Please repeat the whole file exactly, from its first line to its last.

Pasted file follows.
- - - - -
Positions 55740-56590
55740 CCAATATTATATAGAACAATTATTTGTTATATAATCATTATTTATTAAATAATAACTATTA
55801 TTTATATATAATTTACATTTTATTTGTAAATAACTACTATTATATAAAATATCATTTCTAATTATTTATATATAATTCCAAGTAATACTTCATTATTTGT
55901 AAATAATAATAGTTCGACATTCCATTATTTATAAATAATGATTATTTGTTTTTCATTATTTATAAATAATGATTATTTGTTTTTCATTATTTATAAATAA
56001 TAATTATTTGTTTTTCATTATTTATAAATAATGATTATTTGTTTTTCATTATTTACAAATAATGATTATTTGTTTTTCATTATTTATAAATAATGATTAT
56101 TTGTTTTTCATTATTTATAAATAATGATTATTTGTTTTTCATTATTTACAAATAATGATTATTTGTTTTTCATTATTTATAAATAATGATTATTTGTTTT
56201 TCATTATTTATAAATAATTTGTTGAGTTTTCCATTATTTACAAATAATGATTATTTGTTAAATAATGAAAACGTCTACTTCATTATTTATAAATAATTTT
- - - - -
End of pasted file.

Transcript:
Positions 55740-56590
55740 CCAATATTATATAGAACAATTATTTGTTATATAATCATTATTTATTAAATAATAACTATTA
55801 TTTATATATAATTTACATTTTATTTGTAAATAACTACTATTATATAAAATATCATTTCTAATTATTTATATATAATTCCAAGTAATACTTCATTATTTGT
55901 AAATAATAATAGTTCGACATTCCATTATTTATAAATAATGATTATTTGTTTTTCATTATTTATAAATAATGATTATTTGTTTTTCATTATTTATAAATAA
56001 TAATTATTTGTTTTTCATTATTTATAAATAATGATTATTTGTTTTTCATTATTTACAAATAATGATTATTTGTTTTTCATTATTTATAAATAATGATTAT
56101 TTGTTTTTCATTATTTATAAATAATGATTATTTGTTTTTCATTATTTACAAATAATGATTATTTGTTTTTCATTATTTATAAATAATGATTATTTGTTTT
56201 TCATTATTTATAAATAATTTGTTGAGTTTTCCATTATTTACAAATAATGATTATTTGTTAAATAATGAAAACGTCTACTTCATTATTTATAAATAATTTT